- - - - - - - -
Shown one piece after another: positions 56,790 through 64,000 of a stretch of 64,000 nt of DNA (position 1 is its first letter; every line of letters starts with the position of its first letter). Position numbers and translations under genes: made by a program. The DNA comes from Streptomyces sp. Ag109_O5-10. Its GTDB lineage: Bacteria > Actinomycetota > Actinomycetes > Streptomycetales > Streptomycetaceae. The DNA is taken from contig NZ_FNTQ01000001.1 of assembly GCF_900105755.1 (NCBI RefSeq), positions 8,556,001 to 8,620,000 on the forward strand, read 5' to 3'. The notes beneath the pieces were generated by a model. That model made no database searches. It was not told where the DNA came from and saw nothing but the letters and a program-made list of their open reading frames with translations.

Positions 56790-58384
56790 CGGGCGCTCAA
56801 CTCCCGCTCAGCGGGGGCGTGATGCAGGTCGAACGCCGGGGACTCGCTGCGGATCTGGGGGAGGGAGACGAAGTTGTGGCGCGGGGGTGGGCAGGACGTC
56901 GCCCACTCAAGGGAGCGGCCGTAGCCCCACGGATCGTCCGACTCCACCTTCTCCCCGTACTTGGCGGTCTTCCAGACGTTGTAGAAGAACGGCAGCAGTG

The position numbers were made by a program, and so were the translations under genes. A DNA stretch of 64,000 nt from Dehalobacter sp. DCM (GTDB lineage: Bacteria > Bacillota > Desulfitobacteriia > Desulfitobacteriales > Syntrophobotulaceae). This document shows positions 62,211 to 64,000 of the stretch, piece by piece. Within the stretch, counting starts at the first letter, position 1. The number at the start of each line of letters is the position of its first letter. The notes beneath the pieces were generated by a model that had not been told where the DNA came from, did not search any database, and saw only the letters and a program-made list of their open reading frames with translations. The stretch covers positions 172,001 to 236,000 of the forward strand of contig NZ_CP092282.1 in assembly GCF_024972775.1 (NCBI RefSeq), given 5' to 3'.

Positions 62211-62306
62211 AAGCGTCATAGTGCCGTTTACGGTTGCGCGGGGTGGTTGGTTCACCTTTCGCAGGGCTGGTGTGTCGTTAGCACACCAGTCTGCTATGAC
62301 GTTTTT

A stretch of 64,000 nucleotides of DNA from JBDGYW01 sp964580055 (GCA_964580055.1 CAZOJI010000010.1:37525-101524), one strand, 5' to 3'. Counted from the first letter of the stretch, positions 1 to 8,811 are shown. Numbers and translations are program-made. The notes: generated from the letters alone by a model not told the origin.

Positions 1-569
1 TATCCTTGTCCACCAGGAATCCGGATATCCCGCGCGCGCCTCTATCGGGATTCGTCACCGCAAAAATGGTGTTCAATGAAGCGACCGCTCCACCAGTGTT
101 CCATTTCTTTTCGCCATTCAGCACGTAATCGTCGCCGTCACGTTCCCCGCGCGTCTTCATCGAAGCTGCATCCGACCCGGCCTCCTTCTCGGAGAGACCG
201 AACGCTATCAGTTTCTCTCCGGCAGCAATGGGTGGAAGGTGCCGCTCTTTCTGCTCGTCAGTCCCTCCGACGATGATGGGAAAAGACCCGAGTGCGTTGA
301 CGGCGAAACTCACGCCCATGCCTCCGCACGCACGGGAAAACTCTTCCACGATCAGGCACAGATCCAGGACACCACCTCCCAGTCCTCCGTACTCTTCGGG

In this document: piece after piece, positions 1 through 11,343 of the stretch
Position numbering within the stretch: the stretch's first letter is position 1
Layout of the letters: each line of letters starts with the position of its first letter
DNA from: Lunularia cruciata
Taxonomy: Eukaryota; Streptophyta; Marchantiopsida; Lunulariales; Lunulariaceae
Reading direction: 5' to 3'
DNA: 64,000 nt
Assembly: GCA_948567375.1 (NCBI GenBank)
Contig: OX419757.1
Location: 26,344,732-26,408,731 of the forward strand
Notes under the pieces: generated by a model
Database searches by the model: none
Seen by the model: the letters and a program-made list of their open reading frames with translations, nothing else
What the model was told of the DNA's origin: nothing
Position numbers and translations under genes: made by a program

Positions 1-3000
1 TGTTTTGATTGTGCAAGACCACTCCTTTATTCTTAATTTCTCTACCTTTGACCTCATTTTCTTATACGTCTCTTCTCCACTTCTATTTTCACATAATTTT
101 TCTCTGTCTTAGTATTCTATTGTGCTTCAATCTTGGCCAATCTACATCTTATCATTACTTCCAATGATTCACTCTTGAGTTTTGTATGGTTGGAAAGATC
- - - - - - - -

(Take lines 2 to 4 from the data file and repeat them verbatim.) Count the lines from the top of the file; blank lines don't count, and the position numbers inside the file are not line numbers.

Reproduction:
Positions 56790-58384
56790 CGGGCGCTCAA
56801 CTCCCGCTCAGCGGGGGCGTGATGCAGGTCGAACGCCGGGGACTCGCTGCGGATCTGGGGGAGGGAGACGAAGTTGTGGCGCGGGGGTGGGCAGGACGTC